* Has GM Alex Anthopoulos made CF Colby Rasmus available as the Blue Jays try to make a move on the trade front? .... Sign up for CBN Newsletter
By Bob Elliott
LAKE BUENA VISTA, Fla. – Colby Rasmus is on the market and has been offered to two teams by the Blue Jays for starting pitching.
And in the other news:
The Blue Jays are one year into a five-year window after making deals a year ago with the Miami Marlins and the New York Mets to acquire the likes of R.A. Dickey, Jose Reyes, Mark Buehrle, Josh Thole, Mike Nickeas and the dearly departed (to other teams).
Somehow, we remember from last December general manager Alex Anthopoulos saying the trades gave the Jays a chance to win the next three years.
“I said three-to-five years,” said Anthopoulos during his daily briefing.
How many players are signed for five years?
“We have Reyes for five,” said Anthopoulos. “We thought that by that time some of our young prospects should get to the majors.”
The new news about this new, five-year window came when Anthopoulos was asked since the 2014 season is of more importance compared to last year or any other year, why he would not trade prospects for immediate help?
“It depends, I don’t look at it that way, if that was the case we would trade everybody (prospects),” Anthopoulos told reporters. “You have to balance the short terms vs. the long term.”
No matter the length – or width– of the Jays’ window, Anthopoulous’s Jays had best not win 74 games again next season.
Or else the short term will be shorter than short.
Manager John Gibbons hinted at the importance of 2014 on Monday when he said “we have to get off to a good start.”
The way we remember the window to win?
Cranking up the Google to the euphoria of a year ago, some stories say three, a few say 3-to-5, which now either means two years or 2-to-4.
With one year done, whether the GM said three years or five, can be thrown out the window.
The Jays HAVE to contend next season.
And their only changes to date are behind the plate – adding Dioner Navarro and Erik Kratz – plus feel-good story Roy Halladay, who in retirement wants to work for the Jays, as well as coach his boys. Halladay could become part of Paul Beeston’s posse with Hall of Famer Robbie Alomar, Cito Gaston, Fred McGriff and Paul Quantrill.
“We have a chance to be more productive on the trade front (than free agency), we can add a starter, say, for a starter, a reliever and a prospect,” said Anthopoulos, “but we wouldn’t do a deal if we had to give up two of our starters.”
The Jays are playing with a 55-yard field (or 50 if it’s the NFL) in that they won’t go longer than a five-year contract on free agents, thereby eliminating their chances for big-name free agents demanding eight-and 10-year deals.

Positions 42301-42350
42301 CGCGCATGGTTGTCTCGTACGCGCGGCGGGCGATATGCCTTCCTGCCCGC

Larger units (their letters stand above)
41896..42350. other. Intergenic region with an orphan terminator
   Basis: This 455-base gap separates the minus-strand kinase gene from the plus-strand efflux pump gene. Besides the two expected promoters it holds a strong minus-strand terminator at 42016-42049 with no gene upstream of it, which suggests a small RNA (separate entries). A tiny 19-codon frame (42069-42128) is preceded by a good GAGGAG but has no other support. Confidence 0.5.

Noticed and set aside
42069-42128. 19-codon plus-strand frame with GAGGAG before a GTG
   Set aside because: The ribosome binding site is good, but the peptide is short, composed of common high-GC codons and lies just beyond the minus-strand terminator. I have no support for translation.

“We’ll offer more money with a larger average annual salary but we won’t go over five years,” said Anthopoulos. “We think five is long enough. A representative for a free agent came to us proposing a five-year deal. He signed elsewhere for a longer term.”
Anthopoulos pointed out how the Los Angeles Dodgers offered Rafael Furcal a three-year deal averaging $11 million which he took rather a five-year deal averaging $9 million from the Chicago Cubs.
And how Shane Victorino turned down a four-year salary averaging $11 million to sign a three-year with the Boston Red Sox for a package of $13 million per year.
“Some guys will sign a short deal to get back into the market place ... as long as it’s not their last contract,” said Anthopoulos. “On a short deal they can come out and perform and re-enter. Cliff Lee took less to sign with the Philadelphia Phillies (the New York Yankees and Texas Rangers made larger offers).
“Who figured Carlos Beltran would sign a three-year deal at age 36 or Tim Hudson would do a two-year deal at 39.”
The Jays did Vernon Wells and Alex Rios extensions for seven years. Neither worked out. Much like the Yankees swearing off 10-year deals (see Robinson Cano going to the land of happiness and the Seattle Mariners) after seeing Alex Rodriguez’s failing numbers.
The Jays are finding out as they search for young starters under control that teams don’t want to part with such young talent.
Even when Rasmus is dangled to other teams.
Day by day the trade window closes ... much like the window to win, however long it is.
A year ago, the Yanks scrimping and saving. The Boston Red Sox were short on talent.
That’s not the case now.